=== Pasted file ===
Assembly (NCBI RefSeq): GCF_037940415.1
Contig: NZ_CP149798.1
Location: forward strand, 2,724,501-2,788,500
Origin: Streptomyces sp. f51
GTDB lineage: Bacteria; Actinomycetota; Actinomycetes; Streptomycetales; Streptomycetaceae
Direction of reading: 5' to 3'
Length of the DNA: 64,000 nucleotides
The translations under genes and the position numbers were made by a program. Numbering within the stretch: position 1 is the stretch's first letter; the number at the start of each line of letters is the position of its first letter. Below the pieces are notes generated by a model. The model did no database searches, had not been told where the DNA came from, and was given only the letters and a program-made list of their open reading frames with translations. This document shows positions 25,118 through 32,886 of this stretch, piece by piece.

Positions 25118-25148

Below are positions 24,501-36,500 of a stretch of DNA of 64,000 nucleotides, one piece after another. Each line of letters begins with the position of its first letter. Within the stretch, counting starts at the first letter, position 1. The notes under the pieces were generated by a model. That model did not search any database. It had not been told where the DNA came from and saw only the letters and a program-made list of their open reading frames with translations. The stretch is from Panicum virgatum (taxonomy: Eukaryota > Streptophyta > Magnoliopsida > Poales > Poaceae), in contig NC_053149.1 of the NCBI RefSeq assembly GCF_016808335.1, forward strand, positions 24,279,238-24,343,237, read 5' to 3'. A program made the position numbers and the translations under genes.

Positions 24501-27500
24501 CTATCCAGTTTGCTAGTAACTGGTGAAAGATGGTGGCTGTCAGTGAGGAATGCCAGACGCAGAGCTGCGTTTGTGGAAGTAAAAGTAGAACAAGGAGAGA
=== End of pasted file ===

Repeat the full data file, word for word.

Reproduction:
Assembly (NCBI RefSeq): GCF_037940415.1
Contig: NZ_CP149798.1
Location: forward strand, 2,724,501-2,788,500
Origin: Streptomyces sp. f51
GTDB lineage: Bacteria; Actinomycetota; Actinomycetes; Streptomycetales; Streptomycetaceae
Direction of reading: 5' to 3'
Length of the DNA: 64,000 nucleotides
The translations under genes and the position numbers were made by a program. Numbering within the stretch: position 1 is the stretch's first letter; the number at the start of each line of letters is the position of its first letter. Below the pieces are notes generated by a model. The model did no database searches, had not been told where the DNA came from, and was given only the letters and a program-made list of their open reading frames with translations. This document shows positions 25,118 through 32,886 of this stretch, piece by piece.

Positions 25118-25148

Below are positions 24,501-36,500 of a stretch of DNA of 64,000 nucleotides, one piece after another. Each line of letters begins with the position of its first letter. Within the stretch, counting starts at the first letter, position 1. The notes under the pieces were generated by a model. That model did not search any database. It had not been told where the DNA came from and saw only the letters and a program-made list of their open reading frames with translations. The stretch is from Panicum virgatum (taxonomy: Eukaryota > Streptophyta > Magnoliopsida > Poales > Poaceae), in contig NC_053149.1 of the NCBI RefSeq assembly GCF_016808335.1, forward strand, positions 24,279,238-24,343,237, read 5' to 3'. A program made the position numbers and the translations under genes.

Positions 24501-27500
24501 CTATCCAGTTTGCTAGTAACTGGTGAAAGATGGTGGCTGTCAGTGAGGAATGCCAGACGCAGAGCTGCGTTTGTGGAAGTAAAAGTAGAACAAGGAGAGA